It’s all fun and games until a college graduate makes the first payment on their student loans.
Then it’s dead serious.
Each year, about 5 million people take out student loans to obtain their degree. But now more than ever before the price of a college education is skyrocketing.
The average debt of 2006 graduates is $21,100. That doesn’t include credit card debt, which is another $2,000 on average.
Nationally, there are staggering reports of students facing debt in the six figure range, an amount they could be paying off far into their retirement. The even bleaker reality is that many new graduates may be forced to delay their dream job, that new house, marriage and even a family, all in an attempt to successfully pay back what they owe in a timely fashion.
While the government pays the interest on subsidized Stafford loans the interest on unsubsidized loans will accrue throughout the deferment period for which most student opt. In the case of these federal loans, students usually have a six-month grace period after graduation before they must begin the process of repayment. Graduates then have 10 years to do so, but through meeting with their lender can set up a plan to spread the payment out for 20 years or more, or make more specific exceptions.
According to projectonstudentdebt.org, District of Columbia graduates face the highest debt of $27,757. Kansas sits in the middle with an average debt of $17,617. Hawaii graduates make it out with the lowest national debt at $11,758.
Director of Financial Aid Annita Huff said that about 70 percent of students receive some type of financial aid during their college career. Out of that, 75 percent take out student loans.
“If you can’t pay for college any other way, be viable in the workforce.”
When making the decision to attend college senior Benjamin Rowell had some financial support from a few different types of scholarships and grants, but the bulk of his school is covered by loans and out-of-pocket income. Currently the 24-year-old is sitting on approximately $10,000 in student loan and credit card debt.
“Life happens” is the strong belief of senior Chasity Bamcord. Through her job as an accounting supervisor at a local collection agency, the 23-year-old has learned firsthand that deep debt can happen to anyone. Currently her agency collects past due payments on people’s medical and heating/cooling bills along with apartment complex rent. Bamcord, who has been employed there since high school, started out as a receptionist and now makes an estimated 250 phone calls in a full day, to set up payment plans with those who own money. She is presently the agency’s top collector.
“My strategy is to be nice and understanding with the person on the other end of the phone,” said Bamcord. “If they’re in a financial bind then I’m willing to work with them. Who they are as a person is the priority to me, even when I can’t see them face to face.”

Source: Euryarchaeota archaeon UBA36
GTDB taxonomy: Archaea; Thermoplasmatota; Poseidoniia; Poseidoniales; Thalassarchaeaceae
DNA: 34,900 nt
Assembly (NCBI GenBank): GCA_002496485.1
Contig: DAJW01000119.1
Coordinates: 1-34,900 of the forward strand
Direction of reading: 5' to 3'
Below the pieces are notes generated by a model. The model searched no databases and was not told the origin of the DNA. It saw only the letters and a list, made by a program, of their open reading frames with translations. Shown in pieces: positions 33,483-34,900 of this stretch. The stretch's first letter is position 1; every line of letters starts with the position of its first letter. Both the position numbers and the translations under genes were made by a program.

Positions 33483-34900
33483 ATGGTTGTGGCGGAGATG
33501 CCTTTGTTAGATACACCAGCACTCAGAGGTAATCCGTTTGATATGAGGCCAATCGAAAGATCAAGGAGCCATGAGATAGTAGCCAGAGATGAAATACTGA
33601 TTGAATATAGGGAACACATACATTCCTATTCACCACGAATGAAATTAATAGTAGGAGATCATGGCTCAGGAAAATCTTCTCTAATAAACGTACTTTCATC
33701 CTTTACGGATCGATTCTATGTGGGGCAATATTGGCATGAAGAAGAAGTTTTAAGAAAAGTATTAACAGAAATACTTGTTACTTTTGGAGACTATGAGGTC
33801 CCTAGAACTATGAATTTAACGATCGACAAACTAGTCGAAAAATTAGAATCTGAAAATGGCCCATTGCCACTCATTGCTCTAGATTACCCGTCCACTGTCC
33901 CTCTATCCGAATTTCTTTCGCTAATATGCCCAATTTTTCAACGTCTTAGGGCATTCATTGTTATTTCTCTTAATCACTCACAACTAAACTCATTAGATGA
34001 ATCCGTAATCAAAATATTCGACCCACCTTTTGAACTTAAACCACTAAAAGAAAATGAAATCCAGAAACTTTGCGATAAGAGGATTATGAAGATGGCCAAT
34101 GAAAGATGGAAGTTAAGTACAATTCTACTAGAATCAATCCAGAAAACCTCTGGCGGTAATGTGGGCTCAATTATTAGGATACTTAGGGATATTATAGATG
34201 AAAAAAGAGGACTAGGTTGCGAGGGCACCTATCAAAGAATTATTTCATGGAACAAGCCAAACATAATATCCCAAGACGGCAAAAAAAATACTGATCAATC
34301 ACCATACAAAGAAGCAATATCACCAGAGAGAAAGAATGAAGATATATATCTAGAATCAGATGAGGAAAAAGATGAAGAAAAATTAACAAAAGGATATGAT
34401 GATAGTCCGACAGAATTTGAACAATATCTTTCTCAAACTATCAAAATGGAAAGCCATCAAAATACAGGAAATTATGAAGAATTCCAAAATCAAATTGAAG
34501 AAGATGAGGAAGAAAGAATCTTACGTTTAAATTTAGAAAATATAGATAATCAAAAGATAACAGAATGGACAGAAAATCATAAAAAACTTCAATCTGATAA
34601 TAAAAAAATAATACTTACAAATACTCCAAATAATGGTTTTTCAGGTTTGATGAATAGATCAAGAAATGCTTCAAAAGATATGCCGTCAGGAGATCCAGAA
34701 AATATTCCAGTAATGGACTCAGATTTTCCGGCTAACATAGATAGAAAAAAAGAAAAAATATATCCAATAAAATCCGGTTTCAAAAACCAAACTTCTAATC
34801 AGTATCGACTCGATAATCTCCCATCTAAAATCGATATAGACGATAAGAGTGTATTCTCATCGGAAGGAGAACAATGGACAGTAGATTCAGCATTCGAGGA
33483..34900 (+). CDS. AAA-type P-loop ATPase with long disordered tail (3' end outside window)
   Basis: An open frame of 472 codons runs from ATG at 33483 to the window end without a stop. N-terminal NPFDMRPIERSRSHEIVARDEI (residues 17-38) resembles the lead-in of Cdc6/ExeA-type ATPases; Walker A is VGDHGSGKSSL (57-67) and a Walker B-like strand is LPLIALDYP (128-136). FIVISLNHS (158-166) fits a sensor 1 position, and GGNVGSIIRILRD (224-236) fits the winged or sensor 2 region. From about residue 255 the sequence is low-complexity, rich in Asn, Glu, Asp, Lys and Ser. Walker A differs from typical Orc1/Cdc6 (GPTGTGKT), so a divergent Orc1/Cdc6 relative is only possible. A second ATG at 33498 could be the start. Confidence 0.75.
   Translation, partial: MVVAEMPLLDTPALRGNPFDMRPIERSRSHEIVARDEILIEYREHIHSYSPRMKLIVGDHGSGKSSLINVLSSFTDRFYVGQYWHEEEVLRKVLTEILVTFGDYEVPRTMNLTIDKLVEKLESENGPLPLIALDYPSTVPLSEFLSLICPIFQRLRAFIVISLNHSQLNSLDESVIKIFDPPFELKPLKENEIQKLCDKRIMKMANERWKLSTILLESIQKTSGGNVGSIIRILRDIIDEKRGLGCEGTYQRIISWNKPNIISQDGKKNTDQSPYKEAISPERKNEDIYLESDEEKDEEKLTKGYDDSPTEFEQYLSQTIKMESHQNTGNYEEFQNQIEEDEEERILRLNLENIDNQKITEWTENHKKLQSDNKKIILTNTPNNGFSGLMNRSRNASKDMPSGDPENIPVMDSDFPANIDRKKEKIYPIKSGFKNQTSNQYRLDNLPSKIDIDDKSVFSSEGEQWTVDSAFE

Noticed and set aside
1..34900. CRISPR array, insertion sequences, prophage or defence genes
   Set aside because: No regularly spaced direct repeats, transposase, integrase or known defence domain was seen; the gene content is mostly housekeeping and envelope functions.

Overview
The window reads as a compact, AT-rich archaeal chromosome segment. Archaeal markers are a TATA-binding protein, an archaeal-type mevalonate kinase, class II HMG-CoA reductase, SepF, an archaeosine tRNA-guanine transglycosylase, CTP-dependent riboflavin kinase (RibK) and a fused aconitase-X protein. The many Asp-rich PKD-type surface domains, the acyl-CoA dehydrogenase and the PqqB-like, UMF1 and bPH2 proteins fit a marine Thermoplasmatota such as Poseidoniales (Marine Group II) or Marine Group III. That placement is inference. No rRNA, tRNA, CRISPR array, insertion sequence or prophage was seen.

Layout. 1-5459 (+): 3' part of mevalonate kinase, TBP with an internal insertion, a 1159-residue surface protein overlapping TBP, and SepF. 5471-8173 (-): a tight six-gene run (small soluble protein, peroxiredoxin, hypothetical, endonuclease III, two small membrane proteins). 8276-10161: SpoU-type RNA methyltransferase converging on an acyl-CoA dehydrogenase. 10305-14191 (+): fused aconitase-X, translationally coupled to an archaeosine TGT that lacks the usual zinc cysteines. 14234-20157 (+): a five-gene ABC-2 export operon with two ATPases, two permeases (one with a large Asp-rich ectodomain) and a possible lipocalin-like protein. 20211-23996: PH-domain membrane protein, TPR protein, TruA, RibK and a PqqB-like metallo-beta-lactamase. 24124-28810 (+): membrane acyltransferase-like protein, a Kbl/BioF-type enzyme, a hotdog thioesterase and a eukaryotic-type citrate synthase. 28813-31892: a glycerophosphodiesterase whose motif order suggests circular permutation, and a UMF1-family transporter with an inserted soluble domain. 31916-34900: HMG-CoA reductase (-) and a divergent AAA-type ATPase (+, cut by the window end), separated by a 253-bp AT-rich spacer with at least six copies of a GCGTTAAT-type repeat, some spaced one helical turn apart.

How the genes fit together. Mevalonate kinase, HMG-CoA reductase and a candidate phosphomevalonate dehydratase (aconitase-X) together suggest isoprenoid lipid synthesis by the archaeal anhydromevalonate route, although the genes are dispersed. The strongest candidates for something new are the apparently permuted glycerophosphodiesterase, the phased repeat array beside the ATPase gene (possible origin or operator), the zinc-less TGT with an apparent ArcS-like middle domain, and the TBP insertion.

Bamcord’s experience on the job has positively influenced her own money management. She holds no credit card debt and has already paid off $2,000 of her original $13,000 student loan debt.
Putting money away in a savings account since the age of 18 has also given Bamcord peace of mind for the future. She believes that if students can save then they should do so, and if they don’t have the money to purchase something without charging it to their credit card they shouldn’t get it.
Senior D’Ambra Baker strongly agrees. The 27-year-old non-traditional student leaves her debit card at home and takes minimal cash when tempted to spend money that she doesn’t have. Student loans have covered 90 percent of her college education, although she still carries almost $10,000 in debt. Baker believes that not having a lot of money and being forced to budget down to the last cent has helped her maintain responsibility with her money.
“Credit cards are so easily attained, and for young people it’s an out of sight, out of mind situation,” said Baker. “Experience with money comes with age and priority and I’ve had to go through it to get it.”
Huff believes the reasons why students put off making the required payments on accumulated student loans are sometimes as simple as a hectic, stressful schedule or not keeping track of the due bills. She encourages students to stay aware of what they owe and contact their lender by phone when they are about to go into repayment.
Huff is most wary of private loans as they are not regulated by a fixed interest rate. She explained that because students sign on the dotted line before reading the fine print, they end up paying on a loan that has greatly increased after graduation because of high interest rates.
“Students should shop around and talk with someone who will educate them on acceptable interest rates,” said Huff. “A private loan should only be pursued at a last resort.”
Other options for covering school costs include scholarships. Each year, Washburn gives out $5.8 million in scholarship money alone. The application deadline for the 2008-2009 school year is Feb. 15.